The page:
More than a year has passed since the COVID-19 pandemic became part of our lives, and our “new normal” started taking shape. Changes in our social behavior led to changes in the ways we do business. We increasingly avoided physical retail stores, opted for online shopping, and converted to digital forms of payment. Consequently, the use of cash decreased significantly.
Vaccines are once again shifting the new normal, and while some recently adopted behavior will remain, there is also a return to our former lives, including the use of cash for payments. Consider:
- Consumers who were avoiding cash due to hygiene considerations are comfortable handling cash after vaccination.
- Cash is considered by many a shelter in times of crisis.
- A considerable consumer segment—the unbanked and underbanked—continue to use cash as their primary payment method.
- The post-Covid era seems to be one of less cash, rather than cash-less.
How will the ATM participate in this new financial landscape? What will be the primary purpose of ATMs in the future, and how can financial institutions adapt to ensure they are running a profitable ATM fleet?
Evolution is the key to future-proofing the ATM. Even before the pandemic began, the ATM channel had started to play an expanded role, with services such as bill payments and mobile top-ups part of the offering. Now, with self-service being the preferred method of banking, it is time to extend the role of this powerful self-service channel even further—to become a digital payments and transaction hub. This transition will produce new functionality and new revenue streams that can compensate for the diminished frequency of cash withdrawals and turn the ATM channel into a revenue generator. Below are a few adaptations for your consideration:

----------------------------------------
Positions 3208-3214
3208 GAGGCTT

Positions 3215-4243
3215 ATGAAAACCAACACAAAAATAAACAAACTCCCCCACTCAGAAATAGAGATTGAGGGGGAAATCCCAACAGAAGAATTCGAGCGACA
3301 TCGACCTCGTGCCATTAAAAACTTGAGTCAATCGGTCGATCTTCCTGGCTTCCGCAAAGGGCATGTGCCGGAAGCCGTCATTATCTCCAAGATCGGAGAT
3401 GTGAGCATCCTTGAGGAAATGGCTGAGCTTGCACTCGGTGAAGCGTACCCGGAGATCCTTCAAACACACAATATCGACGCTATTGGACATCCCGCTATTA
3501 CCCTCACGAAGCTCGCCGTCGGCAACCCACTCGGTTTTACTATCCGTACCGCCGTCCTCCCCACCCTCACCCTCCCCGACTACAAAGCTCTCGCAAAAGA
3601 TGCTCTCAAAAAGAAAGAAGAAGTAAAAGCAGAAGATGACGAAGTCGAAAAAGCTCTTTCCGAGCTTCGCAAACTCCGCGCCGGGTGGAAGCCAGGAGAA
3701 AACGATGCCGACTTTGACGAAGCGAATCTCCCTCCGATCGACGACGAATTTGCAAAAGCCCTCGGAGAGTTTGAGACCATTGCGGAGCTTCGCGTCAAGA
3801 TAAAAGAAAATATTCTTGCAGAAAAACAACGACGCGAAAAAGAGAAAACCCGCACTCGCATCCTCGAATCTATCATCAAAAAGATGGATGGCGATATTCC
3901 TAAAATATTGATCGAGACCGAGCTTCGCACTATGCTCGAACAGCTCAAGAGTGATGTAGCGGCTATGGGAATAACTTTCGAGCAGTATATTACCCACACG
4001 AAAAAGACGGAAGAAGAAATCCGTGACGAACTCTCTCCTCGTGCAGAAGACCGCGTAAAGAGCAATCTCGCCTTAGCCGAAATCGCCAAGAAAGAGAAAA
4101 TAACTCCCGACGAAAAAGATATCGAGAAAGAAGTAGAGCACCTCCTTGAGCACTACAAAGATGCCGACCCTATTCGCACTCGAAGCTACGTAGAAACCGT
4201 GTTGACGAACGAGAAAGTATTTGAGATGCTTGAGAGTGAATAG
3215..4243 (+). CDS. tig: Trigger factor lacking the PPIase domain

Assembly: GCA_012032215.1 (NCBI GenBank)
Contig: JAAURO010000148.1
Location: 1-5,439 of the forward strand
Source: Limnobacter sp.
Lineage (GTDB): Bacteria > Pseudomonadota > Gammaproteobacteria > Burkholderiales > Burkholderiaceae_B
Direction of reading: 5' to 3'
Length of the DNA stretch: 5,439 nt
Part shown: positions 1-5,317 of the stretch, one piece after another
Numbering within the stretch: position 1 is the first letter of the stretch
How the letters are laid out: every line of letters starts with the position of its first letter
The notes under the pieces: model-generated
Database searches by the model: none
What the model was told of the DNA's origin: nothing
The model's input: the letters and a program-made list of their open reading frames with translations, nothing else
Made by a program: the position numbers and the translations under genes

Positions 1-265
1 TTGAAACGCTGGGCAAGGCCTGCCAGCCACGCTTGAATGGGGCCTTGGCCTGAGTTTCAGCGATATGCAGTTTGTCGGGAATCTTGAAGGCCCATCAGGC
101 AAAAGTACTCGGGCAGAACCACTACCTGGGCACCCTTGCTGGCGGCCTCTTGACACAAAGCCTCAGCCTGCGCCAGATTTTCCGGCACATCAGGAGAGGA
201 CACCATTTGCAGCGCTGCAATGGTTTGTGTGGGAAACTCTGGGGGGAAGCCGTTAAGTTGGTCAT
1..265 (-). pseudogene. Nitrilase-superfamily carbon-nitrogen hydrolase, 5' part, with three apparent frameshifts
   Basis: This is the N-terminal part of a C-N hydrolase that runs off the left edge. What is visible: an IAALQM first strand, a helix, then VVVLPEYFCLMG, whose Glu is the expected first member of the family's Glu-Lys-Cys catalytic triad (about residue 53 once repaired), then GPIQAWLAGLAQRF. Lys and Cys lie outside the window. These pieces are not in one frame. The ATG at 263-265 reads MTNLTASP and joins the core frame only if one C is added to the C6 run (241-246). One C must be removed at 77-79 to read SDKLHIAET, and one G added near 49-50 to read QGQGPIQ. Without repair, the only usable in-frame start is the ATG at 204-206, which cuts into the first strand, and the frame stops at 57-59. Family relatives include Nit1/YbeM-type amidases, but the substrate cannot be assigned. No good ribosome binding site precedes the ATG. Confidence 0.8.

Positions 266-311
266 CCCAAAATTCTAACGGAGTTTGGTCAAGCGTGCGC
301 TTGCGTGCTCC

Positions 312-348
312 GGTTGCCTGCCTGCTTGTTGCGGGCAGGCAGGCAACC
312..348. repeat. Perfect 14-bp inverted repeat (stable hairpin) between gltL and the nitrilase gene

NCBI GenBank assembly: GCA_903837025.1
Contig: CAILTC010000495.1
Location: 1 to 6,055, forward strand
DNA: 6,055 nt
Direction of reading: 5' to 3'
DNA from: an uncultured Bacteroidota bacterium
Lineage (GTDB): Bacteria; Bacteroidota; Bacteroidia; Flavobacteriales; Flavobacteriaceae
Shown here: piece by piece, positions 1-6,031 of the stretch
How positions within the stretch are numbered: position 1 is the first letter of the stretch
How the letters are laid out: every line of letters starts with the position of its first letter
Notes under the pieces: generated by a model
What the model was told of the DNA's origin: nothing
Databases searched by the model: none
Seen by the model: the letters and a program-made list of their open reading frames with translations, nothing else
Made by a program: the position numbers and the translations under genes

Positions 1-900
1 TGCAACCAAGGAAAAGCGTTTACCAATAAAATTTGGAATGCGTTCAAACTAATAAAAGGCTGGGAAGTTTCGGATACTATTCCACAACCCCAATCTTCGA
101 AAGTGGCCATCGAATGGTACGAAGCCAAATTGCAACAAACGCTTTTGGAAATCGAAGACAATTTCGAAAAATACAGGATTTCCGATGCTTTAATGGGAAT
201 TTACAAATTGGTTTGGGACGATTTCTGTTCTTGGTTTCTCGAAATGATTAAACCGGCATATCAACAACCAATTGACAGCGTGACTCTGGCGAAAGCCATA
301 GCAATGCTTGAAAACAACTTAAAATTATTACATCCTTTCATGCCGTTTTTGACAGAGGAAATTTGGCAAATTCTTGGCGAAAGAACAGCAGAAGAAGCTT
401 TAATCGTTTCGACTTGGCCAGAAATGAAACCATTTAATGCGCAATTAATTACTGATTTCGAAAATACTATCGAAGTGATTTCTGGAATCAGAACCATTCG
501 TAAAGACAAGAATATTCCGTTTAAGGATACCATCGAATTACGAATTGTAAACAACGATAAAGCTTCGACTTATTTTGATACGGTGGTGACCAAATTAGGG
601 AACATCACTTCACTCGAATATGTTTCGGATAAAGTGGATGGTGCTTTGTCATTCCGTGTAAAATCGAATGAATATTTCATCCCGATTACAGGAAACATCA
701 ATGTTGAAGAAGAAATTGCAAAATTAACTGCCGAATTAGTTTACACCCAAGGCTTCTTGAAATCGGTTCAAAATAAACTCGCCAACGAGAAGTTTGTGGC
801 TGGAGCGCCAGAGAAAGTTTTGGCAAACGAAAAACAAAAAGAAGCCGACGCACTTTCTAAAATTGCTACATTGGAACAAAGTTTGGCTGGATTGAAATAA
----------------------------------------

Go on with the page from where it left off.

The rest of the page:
- Cash-in transactions are gaining popularity. As the underbanked population with cash in their pockets seeks to participate in digital payments, the self-service terminal offers a way to deposit cash into prepaid wallets that may be used for online purchases or pay bills electronically.
- Consumers make purchases at the ATM. Consumers can buy tickets for events, local attractions, or public transportation, digital content cards, insurance, stamps, and prepaid cards—either plastic or virtual.
- Card-less transactions allow P2P cash payments to any beneficiary.
- Automated check deposits enhance customer service.
- Charity donations provide a simple and convenient way to support community service organizations.
- Services to travelers in airports, seaports, and train and bus terminals may include dispensing of foreign currencies or dynamic currency conversion.
- ATMs may act as a cash reward dispensing point for customer loyalty programs, B2C bonuses or incentives, or even lottery payouts.
- Advertising on ATM screens and receipts can provide additional income.
- Marketing Campaigns offer cross-selling opportunities to new and existing clients.
- Kiosk-type account services can reduce banking operating costs.
- Cash Recycling and Remote Key Loading can greatly reduce ATM maintenance expenses.
- While not a new revenue stream on their own, contactless, or less-contact transactions contribute to returning trust in the safety of ATMs.
As ATMs transform into digital payment hubs, they will gain an expanded significance for financial institutions and consumers, despite the declining demand for cash.